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Running through the middle of the Arctic Ocean, the Lomonosov Ridge is an 1800 km long submerged mountain range, ripped from the Barents Sea margin around 56 Million years ago when this part of the Arctic Ocean (the Eurasia Basin) formed. It is an important geopolitical feature because Canada, Denmark, and Russia claim that the ridge is a natural prolongation of their continental shelves, and have made claims for all, or part of it, to the  United Nations Convention on the Law of the Sea. The fate of the territory may be decided in the decades to come, but the Lomonosov Ridge was named for Mikhail Lomonsov, the “Father of Russian Science.” When Mikhail was 19, he walked from his village in northern Russia to Moscow, and was admitted to the Slavic Greek Latin Academy by falsely claiming to be a Kholmogory nobleman. Despite humble beginnings, Mikhail advanced quickly, and was soon studying under famous Enlightenment period scholars such as Christian Wolff. In 1755, he helped found Moscow University, and in the following years he discovered the law of conservation of mass and the atmosphere of Venus. The Lomonosov Ridge, Lomonosov city, a lunar crater, a martian crater, and the 1379 asteroid, Lomonosova, are all named in his honor.

Maria Klenova’s Valley

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Snuggled between the Amerasian and Eurasian basins is the deep Klenova Valley. This valley is the only deepwater gateway between these basins, reaching 2750 m below sea level, and is aptly named after Maria Klenova who opened gateways into geology for many women in the 20th century. Early on, Klenova made groundbreaking work mapping the world below the Barents Sea, but her dream was to go to Antarctica. In the 1940s she tried to join scientific vessels, but was informed that her presence would prevent men from sharing “vulgar anecdotes.” Even whaling vessels wouldn’t let her on board. Finally, she approached the First Deputy Chairman of the Council of Ministers of the Soviet Union, declaring, “I am not a woman, I am a Professor!” After this she was allowed on the Ob research vessel, and her work contributed significantly to the first Antarctic Atlas. Local newspapers called her “the old sea dog” and her expeditions attracted international attention. Today, Klenova Seamount near Brazil, Klenova Peak in Antarctica, and Klenova Crater on Venus are all named after her.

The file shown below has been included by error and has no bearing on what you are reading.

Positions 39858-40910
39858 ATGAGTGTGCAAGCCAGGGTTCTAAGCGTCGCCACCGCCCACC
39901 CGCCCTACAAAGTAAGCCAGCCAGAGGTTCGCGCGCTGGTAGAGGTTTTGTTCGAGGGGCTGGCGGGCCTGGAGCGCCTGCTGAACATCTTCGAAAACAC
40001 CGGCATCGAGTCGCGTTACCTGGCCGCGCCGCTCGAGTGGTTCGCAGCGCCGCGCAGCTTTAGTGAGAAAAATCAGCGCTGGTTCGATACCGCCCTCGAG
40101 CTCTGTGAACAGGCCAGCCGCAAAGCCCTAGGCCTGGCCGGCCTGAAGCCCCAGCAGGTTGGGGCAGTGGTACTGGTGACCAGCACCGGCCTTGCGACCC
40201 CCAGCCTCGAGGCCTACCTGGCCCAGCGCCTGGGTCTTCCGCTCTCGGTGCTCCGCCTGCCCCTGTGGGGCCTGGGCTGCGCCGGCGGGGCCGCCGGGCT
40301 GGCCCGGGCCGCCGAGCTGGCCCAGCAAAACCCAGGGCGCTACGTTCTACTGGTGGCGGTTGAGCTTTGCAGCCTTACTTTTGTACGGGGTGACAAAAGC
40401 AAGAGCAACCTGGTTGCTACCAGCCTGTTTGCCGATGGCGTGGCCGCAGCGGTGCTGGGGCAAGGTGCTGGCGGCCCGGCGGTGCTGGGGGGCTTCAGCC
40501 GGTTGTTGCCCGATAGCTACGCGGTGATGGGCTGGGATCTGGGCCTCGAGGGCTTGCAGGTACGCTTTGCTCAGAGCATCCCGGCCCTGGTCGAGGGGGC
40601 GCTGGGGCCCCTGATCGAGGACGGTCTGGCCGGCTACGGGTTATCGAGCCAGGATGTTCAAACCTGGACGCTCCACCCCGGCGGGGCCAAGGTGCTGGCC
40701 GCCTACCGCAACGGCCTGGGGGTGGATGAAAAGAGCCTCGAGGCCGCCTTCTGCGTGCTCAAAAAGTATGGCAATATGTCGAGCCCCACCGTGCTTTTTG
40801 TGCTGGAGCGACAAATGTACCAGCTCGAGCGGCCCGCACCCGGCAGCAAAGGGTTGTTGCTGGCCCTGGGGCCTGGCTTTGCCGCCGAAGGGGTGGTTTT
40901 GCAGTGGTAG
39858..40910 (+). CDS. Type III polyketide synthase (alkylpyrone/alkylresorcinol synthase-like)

Zmey Gorynych’s Hills

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Who says sea monsters don’t exist? When scientists saw the three hills on the Knipovich Ridge off the east coast of Greenland, they imagined the heads of a sea serpent lurking beneath the depths. Or more specifically, Zmey Gorynych, a ferocious dragon-like creature from Russian fairy tales. Sometimes Gorynych had 3 heads, and sometimes 6, 9, or 12. The wiley reptile was known for turning into a handsome young man (to win the affection of unsuspecting humans), or kitchen tools, like brooms and oven forks (presumably with the alternative approach to blend in). Today, you can see Zmey Gorynych–or at least a 15 m tall sculpture of it–in Kudykina Gora Park in Russia. Nestled in between the park’s donkeys, rams, hippotherapy classes and various art objects, is a massive dragon whose 3 heads spew real flames on weekends and holidays. While Zmey Gorynych is an impressive attraction at amusement parks, so far scientists have not discovered the Gorynych Hills to be anything other than, well, hills on the seafloor. But then again, Zmey Gorynych is a master of escaping detection…

We would like to acknowledge that the idea for this blog post was inspired by a previous lecture as part of the course "A Changing Arctic" (ISSMN4030) by former CEED colleague Nina Lebedeva-Ivanova.

You can discover more features and naming origins at NOAA/GEBCO


By Annabel Flatland
Published Sep. 1, 2022 10:00 AM - Last modified Sep. 1, 2022 10:47 AM
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The CEED blog covers some behind-the-scenes about our latest research and activities. The contributors are a mix of students and staff from The Centre for Earth Evolution and Dynamics, Dept. of Geosciences, University of Oslo, Norway.